Comparison of 2022 DPC & 2023 DPC's viewership for each region.
Comparison of 2022 DPC & 2023 DPC's viewership for each region.

Meanwhile, Tim "DKTruman" De Lange says that the extra funds thrown into the regions have made them stronger, in terms of production and teams. Most regions had top-tier contending teams amongst them, with Fnatic at the top in SEA DPC. South American Dota 2 teams have gotten to the top and have grown tremendously as a region with contenders for the Majors.  

Who is saying that SEA has had the biggest glow-up?

With two big DPC casters saying that South American Dota 2 has had the biggest glow-up, you would think that everyone has a similar opinion. Still, the likes of casting duo John "JohnxFire" Nathan Fernandez and Mike "MLP" Le Phoenix along with Sean "Hades" Goh believe that Southeast Asia has had the biggest glow-up.

JohnxFire feels the community would always be a little bit scattered in the past and viewership was "meh", but the teams were always good. This is an opinion he shared with MLP. SEA has not managed to top their highest placing yet, and they haven't managed to secure a win at an International, so there's a lot more room to grow. John also believes that South America has had a good glow-up, especially with their TI run in 2022, causing huge upsets. They performed better than many thought, with great teams and fantastic fans.

 In terms of people getting excited for a region, Southeast Asia has definitely stepped up in terms of our presence internationally.  The interest, the fan base has been engaged and growing in SEA.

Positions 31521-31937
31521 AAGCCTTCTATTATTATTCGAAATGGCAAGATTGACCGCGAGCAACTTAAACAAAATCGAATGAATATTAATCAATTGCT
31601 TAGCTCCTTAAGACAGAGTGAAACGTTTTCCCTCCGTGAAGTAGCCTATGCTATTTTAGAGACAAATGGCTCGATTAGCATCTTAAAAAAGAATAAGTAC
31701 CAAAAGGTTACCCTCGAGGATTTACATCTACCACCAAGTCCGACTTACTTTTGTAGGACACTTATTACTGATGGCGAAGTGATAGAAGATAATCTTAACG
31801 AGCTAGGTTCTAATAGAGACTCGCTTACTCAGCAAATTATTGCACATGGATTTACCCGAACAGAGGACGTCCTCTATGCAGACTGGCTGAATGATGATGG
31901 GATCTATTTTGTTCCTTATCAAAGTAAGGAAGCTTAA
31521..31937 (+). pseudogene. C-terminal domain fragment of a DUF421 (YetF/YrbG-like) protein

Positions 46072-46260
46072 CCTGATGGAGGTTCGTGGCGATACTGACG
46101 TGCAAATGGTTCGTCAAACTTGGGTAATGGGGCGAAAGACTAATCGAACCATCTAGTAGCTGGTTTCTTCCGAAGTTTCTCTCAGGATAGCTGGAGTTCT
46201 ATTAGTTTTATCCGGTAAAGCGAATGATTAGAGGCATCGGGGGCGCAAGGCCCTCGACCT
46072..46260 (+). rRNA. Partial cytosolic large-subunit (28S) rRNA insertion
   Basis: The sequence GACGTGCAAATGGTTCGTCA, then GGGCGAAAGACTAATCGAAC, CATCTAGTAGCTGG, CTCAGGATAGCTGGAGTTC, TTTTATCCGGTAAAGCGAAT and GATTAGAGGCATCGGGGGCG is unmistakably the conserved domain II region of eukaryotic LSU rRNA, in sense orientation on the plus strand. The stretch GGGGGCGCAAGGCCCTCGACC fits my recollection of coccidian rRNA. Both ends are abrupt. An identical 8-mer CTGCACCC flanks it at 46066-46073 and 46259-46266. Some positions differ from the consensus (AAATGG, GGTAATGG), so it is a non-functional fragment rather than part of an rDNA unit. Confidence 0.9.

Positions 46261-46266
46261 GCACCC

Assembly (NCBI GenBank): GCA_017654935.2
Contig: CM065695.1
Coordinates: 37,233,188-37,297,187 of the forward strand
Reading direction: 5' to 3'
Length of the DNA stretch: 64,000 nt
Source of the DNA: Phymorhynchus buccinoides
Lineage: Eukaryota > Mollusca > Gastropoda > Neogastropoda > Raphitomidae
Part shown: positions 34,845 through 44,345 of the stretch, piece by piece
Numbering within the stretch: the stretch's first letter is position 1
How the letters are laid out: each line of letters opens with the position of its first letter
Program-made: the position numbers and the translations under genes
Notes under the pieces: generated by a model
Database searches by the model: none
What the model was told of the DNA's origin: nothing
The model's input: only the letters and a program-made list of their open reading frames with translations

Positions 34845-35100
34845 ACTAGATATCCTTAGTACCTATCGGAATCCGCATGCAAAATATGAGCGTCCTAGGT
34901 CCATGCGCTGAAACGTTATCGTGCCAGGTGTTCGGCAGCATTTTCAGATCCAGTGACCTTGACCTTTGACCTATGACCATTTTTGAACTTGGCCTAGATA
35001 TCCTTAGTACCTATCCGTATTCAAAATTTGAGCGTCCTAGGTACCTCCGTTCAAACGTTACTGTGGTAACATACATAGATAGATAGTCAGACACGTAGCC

JohnxFire, 2023 Lima Major remote caster

According to MikeLePhoenix, Southeast Asia has had the biggest glow-up in terms of teams and players, with so many players coming up, causing new rosters and teams. Production-wise, Mike believes that SEA has also gotten better and will continue getting better over time. While many say there's an argument for South American Dota 2 in terms of their teams year after year, SEA is the whole package combined.

SEA's just been fantastic for the last few years and only keeps getting better production wise as well. It's gone from through stages with PGL to BTS to Epulze, and I feel like every single time it's just gotten pretty much better, every single time, with Epulze's set looking the way it does and their talent line-ups.

MikeLePhoenix, 2023 Lima Major remote caster

Hades believes that Southeast Asia's gone from being dominated by two teams to being the most competitive region, next to Europe. It is constantly growing, within regions and nationwide, even with newly promoted players constantly proving themselves.

How have things changed for South American Dota 2?

Two years ago, the teams had to survive in events on their own with no coaches or analysts helping them. Hokori was the only team at The International in Singapore with no coaches, but they had analysts who evolved into the coach role at TI. Their team also consisted of Zero, who played 16 different jobs, including the role of a social media manager and general manager as well as a salesman and playing dad.

South America DPC is now running a major at Lima Major, run by 4DEsports, in collaboration with Epulze. While there have been some production issues, the passion of Dota 2 fans in South America has not gone unnoticed. Thousands of fans turn up regularly to watch Tier 1 Dota 2 and shout 'GAAA' at the top of their voices.

Stay tuned to Esports.gg for more Dota 2 news.